When Benjamin Netanyahu returns home to Israel on Friday, he must choose whether to fix the latest crisis in his coalition or risk an early election.
Coalition party leaders insist the crisis — which intensified during his weeklong trip to the United States — can be resolved, but Mr Netanyahu himself is undecided. Elections could be held at the end of June.
The crisis was triggered last week by United Torah Judaism’s deputy health minister, Yaakov Litzman, who demanded that the coalition pass a new law confirming yeshiva students’ military service can be deferred.
UTJ members are now insisting that the Knesset passes the bill before it votes on the 2019 state budget.
But the bill does not have a clear majority of support within the coalition and Finance Minister Moshe Kahlon, who leads the centrist Kulanu party, has issued an ultimatum of his own: he will resign if the budget is not passed by Pesach, in three weeks.
Despite the tough talk, none of Likud’s coalition partners is interested in early elections. Each have significant positions of power and no guarantee of retaining them.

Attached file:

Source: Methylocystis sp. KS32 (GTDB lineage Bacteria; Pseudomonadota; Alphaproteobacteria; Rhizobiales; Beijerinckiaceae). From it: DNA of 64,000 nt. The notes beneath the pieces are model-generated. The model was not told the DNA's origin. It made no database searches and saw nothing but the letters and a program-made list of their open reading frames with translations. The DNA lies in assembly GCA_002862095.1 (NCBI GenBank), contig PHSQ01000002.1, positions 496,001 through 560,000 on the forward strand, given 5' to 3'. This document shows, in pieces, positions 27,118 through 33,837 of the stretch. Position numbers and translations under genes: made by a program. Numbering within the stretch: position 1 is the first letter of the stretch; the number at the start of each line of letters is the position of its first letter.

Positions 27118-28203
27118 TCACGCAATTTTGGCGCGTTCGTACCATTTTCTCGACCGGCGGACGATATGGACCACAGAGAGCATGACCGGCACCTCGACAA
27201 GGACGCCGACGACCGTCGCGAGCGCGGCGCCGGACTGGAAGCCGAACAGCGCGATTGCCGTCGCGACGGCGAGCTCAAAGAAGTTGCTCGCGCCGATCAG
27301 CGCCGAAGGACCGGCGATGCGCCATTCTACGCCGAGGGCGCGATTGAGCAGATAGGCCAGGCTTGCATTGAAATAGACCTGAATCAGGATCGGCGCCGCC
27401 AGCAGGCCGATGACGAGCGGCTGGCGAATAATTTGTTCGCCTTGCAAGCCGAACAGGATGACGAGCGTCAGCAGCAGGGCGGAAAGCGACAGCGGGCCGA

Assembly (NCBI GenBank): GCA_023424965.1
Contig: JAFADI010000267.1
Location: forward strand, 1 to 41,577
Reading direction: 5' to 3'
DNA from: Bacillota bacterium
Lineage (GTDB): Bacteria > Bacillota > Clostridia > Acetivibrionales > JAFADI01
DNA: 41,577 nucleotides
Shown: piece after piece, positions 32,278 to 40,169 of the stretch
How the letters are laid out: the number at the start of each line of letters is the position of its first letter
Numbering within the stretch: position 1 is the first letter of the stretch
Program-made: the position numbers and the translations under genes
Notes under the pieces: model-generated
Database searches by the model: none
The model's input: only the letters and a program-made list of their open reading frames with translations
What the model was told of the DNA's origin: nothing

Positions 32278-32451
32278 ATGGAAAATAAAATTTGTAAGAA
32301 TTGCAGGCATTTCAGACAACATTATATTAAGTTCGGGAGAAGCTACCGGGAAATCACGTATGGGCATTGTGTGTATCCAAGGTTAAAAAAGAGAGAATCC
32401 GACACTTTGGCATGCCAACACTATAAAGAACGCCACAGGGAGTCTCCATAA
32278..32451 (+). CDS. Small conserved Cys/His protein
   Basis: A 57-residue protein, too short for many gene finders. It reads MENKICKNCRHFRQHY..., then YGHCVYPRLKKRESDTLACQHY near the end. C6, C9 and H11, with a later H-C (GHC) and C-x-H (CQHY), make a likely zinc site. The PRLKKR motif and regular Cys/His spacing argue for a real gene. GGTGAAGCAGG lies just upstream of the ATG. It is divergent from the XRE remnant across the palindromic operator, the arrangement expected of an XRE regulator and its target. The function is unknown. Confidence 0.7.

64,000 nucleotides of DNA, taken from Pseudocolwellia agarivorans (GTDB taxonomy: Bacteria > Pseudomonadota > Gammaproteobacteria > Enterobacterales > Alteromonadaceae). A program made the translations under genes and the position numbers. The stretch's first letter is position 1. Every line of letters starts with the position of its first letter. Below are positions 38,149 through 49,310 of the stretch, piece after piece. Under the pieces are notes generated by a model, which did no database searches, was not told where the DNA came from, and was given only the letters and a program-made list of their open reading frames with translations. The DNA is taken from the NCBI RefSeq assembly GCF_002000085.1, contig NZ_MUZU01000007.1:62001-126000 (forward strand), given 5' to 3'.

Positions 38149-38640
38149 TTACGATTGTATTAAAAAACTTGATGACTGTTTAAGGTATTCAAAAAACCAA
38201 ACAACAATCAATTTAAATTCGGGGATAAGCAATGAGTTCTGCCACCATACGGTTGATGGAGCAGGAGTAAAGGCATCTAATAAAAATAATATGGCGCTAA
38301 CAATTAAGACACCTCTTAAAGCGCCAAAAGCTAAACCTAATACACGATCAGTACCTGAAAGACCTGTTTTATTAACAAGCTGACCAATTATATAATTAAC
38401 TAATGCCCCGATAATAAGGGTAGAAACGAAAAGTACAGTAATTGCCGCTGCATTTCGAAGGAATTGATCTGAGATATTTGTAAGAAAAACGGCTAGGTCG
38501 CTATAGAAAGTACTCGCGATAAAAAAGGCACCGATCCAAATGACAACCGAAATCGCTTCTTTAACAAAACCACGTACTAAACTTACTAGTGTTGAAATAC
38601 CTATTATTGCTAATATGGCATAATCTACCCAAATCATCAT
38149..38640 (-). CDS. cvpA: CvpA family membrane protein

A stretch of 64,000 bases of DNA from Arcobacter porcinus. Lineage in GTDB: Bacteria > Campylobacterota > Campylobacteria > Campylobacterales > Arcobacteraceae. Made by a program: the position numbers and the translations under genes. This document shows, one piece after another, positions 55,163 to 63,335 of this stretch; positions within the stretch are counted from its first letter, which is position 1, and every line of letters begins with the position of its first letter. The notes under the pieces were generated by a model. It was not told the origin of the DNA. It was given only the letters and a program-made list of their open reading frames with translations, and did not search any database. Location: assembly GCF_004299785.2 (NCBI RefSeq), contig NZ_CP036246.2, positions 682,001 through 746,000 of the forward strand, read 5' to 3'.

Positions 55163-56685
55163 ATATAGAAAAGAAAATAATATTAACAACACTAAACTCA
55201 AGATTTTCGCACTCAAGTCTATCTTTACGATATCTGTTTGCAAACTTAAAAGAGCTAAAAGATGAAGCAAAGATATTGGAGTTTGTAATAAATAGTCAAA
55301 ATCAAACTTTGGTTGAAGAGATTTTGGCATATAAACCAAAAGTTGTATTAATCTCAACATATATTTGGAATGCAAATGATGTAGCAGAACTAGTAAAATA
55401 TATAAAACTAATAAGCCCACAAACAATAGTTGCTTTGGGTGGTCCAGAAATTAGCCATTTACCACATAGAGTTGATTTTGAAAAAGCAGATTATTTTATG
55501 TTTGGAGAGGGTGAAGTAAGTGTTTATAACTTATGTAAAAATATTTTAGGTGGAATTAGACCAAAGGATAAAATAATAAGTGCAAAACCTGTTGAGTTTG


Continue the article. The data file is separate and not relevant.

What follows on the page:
“The party leaders are interested in preventing an election campaign that will waste billions,” said Education Minister and Jewish Home leader Naftali Bennett on Wednesday.
Moshe Gafni, from the UTJ, struck a different note: “The crisis is solvable, if there is a will to solve it. I don’t know whether there is a will.”
Mr Gafni was referring to the Prime Minister who, despite repeated assurances in recent weeks that the government would complete its entire term until November 2019, now seems to be wavering.
“Likud’s polling is showing now a surge of support for Bibi,” one influential Likud member close to Mr Netanyahu said. “That’s a powerful temptation to take advantage of the crisis and hold snap elections. It would renew Bibi’s mandate.”
Many Likudniks believe that if the Prime Minister wins a fifth election before Israel’s attorney general can decide on possible criminal indictments against him, it would serve as “a mandate from the public” and make it harder to indict him.
But the polls reflect the current situation where Mr Netanyahu is broadcasting a confident “business as usual” message. The public mood may change in an election in which the main issues in the campaign will be his integrity and the unpopular issue of exemptions for Charedi yeshiva students.